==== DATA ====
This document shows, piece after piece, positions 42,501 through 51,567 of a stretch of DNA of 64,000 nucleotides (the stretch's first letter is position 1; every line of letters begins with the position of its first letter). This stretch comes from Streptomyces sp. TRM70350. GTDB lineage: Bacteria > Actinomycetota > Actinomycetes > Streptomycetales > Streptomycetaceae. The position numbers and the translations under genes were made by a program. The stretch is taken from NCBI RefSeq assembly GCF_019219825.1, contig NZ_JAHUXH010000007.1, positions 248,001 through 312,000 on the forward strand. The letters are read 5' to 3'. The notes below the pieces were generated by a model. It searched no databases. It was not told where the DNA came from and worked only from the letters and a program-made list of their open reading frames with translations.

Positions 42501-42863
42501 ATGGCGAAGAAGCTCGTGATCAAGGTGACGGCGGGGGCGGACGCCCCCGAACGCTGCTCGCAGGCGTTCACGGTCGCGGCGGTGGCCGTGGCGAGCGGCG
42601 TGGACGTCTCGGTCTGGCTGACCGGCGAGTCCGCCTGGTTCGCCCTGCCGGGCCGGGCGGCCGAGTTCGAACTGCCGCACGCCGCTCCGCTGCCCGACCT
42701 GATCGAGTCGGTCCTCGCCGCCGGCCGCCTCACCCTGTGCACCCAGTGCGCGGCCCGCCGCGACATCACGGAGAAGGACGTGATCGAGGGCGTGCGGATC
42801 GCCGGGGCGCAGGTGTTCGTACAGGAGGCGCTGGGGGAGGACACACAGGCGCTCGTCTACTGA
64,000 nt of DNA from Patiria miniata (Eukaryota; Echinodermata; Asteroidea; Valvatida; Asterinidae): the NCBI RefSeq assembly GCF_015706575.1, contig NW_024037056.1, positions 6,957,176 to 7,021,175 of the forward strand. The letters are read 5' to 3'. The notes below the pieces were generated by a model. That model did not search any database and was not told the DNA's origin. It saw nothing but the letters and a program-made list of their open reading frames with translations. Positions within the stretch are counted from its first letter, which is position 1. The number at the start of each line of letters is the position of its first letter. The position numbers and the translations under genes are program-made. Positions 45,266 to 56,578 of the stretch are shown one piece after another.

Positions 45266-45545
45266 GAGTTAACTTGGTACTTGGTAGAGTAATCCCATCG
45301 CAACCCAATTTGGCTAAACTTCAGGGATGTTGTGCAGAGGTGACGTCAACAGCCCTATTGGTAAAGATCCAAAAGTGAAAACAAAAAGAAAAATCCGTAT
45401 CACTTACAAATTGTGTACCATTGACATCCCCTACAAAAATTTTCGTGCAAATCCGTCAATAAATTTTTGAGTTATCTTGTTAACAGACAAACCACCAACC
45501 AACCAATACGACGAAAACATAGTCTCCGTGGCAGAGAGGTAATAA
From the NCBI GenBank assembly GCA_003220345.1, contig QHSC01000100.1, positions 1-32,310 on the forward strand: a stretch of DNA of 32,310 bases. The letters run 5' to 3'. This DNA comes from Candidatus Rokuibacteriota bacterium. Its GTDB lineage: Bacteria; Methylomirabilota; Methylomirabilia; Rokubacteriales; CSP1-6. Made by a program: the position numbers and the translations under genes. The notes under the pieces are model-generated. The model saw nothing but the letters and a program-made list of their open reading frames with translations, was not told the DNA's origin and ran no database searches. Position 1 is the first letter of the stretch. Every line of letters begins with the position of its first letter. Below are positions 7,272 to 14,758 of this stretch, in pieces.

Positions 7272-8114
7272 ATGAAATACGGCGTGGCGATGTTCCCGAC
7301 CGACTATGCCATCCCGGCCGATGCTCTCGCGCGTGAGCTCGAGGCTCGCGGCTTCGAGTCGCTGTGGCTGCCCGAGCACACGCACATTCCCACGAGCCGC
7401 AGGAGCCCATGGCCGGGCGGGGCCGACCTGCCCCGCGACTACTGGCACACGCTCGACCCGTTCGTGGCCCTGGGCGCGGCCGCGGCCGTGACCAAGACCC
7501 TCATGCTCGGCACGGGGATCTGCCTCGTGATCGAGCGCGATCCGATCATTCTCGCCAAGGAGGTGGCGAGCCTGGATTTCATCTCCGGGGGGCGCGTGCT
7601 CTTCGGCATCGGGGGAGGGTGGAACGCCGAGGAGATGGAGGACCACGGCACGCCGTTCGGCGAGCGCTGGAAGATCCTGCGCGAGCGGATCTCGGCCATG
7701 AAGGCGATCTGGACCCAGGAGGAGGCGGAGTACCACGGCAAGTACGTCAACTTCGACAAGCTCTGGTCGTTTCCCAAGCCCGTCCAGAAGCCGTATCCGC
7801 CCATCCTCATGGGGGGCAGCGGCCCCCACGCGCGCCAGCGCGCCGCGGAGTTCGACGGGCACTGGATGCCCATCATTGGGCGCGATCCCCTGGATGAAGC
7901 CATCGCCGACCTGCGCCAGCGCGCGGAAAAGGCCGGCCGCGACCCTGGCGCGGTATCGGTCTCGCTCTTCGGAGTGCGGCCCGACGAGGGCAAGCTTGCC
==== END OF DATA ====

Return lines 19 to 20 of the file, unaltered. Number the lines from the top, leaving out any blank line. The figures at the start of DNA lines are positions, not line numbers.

7601 CTTCGGCATCGGGGGAGGGTGGAACGCCGAGGAGATGGAGGACCACGGCACGCCGTTCGGCGAGCGCTGGAAGATCCTGCGCGAGCGGATCTCGGCCATG
7701 AAGGCGATCTGGACCCAGGAGGAGGCGGAGTACCACGGCAAGTACGTCAACTTCGACAAGCTCTGGTCGTTTCCCAAGCCCGTCCAGAAGCCGTATCCGC